Visiting Japan in spring is one of my fondest dreams. Studying in Japan would be my second dream dearest to my heart. Becoming an exchange student or a scholar abroad has been an idea that I have toyed with in my college days. Unfortunately, I’m now past the age where I can avail of scholarships in Japan or anywhere else. For those who are still considering where to study abroad, here are some things that just might entice you to take a chance on studies in the land of the rising sun.
In a previous article, I have mentioned why I would love to visit Japan in spring–the sakura or the cherry blossoms. Although a friend told me that I could see cherry blossoms in Washington, I told her that it wasn’t the same as seeing it in Japan. Cherry blossom viewing is popular all over this asian country and what could be more authentic that seeing this flower in its original habitat? Cherry blossoms is one of the things that I’m looking forward to see when my dream trip to Japan becomes a reality. For now, I’m keeping my fingers crossed.
Japan is a country steeped in tradition. I love how the people always manage to include folklore and culture in Japanese animation or in manga, which is their comics. Aside from the usual academics, you can learn other distinctly Japanese studies like the tea ceremony and ikebana, or the art of flower arrangement. You might even develop an appreciation for kabuki, a classical form of Japanese theatrical entertainment that features an all-male cast. In order to preserve this traditional art form, Kabukiza, a kabuki theater in Ginza, has been revamped and reopened, hoping to breath new life into this old art in order to appeal to a 21st century audience.
One of the perks of studying abroad is learning a new language. Although you can learn through self-study, your knowledge of the Japanese language will be retained much faster if you can constantly practice conversing with someone. If your scholarship in Japan gets approved, it might provide you with a host family to stay with, which will give you the perfect opportunity to work on your fledgling language skills. Studying in Japan will allow you to use the language in everyday conversations, even if you just start with just the basic daily expressions. The more you repeat them, the more you can commit these words to memory.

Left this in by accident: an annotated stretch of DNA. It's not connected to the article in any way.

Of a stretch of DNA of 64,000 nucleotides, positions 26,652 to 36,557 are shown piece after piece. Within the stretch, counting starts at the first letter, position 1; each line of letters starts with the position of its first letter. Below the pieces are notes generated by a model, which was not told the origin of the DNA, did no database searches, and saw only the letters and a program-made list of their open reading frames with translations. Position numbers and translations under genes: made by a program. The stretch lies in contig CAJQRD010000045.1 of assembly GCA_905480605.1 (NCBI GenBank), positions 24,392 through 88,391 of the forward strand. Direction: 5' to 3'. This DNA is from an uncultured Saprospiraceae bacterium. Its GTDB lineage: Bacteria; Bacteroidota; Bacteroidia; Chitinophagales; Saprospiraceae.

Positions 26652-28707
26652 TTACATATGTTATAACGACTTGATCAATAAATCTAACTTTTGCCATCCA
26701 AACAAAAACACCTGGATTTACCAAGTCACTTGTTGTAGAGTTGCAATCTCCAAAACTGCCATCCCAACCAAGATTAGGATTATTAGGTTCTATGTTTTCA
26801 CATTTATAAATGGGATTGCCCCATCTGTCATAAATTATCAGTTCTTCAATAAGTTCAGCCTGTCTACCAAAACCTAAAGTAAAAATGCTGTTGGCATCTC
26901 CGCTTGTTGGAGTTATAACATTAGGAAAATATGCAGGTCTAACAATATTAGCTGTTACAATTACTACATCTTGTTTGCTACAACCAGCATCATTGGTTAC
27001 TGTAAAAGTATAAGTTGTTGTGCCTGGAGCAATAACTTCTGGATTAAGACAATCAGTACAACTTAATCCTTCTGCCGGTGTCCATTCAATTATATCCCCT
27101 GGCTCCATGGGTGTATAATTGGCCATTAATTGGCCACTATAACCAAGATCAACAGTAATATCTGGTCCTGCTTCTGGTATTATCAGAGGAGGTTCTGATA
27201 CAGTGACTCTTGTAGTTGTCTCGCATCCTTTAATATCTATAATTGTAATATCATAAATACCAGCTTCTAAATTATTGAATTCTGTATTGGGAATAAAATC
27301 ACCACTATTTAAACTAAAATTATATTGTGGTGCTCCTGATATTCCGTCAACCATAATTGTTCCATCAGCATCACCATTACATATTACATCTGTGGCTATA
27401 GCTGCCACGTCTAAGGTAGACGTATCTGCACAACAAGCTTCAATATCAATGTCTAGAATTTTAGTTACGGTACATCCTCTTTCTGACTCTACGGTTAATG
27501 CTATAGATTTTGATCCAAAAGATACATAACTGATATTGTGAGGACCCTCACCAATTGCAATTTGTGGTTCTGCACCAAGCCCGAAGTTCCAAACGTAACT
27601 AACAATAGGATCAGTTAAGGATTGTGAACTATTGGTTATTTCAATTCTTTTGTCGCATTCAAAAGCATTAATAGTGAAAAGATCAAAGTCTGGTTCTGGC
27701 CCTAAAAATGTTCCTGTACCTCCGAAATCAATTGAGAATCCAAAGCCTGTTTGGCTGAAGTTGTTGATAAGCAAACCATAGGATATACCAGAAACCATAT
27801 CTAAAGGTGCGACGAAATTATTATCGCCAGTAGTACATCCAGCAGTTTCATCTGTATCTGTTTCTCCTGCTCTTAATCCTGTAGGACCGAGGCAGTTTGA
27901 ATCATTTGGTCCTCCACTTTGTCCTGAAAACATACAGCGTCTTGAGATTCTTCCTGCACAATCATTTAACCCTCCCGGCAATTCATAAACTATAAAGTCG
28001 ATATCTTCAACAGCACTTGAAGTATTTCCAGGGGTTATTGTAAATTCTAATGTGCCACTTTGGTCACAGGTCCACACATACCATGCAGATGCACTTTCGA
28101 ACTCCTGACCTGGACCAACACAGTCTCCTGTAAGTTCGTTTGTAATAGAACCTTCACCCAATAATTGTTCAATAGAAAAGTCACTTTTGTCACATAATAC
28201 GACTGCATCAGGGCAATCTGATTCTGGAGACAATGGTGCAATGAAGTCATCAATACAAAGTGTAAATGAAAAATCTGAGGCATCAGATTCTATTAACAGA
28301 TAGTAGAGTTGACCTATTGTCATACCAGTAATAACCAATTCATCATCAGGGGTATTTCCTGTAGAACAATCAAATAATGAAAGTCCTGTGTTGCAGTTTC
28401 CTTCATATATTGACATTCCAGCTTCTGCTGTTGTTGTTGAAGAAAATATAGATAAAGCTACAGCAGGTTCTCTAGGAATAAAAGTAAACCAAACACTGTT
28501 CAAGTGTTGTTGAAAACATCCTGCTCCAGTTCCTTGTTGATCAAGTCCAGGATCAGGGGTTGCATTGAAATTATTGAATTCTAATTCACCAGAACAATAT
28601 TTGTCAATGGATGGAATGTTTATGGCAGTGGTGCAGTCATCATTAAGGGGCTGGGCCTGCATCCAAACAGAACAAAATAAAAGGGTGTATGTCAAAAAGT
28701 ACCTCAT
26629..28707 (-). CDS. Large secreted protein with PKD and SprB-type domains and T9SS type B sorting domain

If you are seriously considering studying in Japan, you can inquire at your school if they have an exchange student program available. If this is not an option, you can search online for universities in Japan that offer scholarships. Ritsumeikan Asia Pacific University is just one of the schools that provide scholarship opportunities to deserving students. If you are lucky enough to be accepted, don’t forget to take student travel insurance with you just in case there unexpected health emergencies. As you go on your journey, remember to enjoy, to explore, to learn as much as you can and to always do your best. Ganbatte kudasai! (Please do your best!)
Picture courtesy of favim.com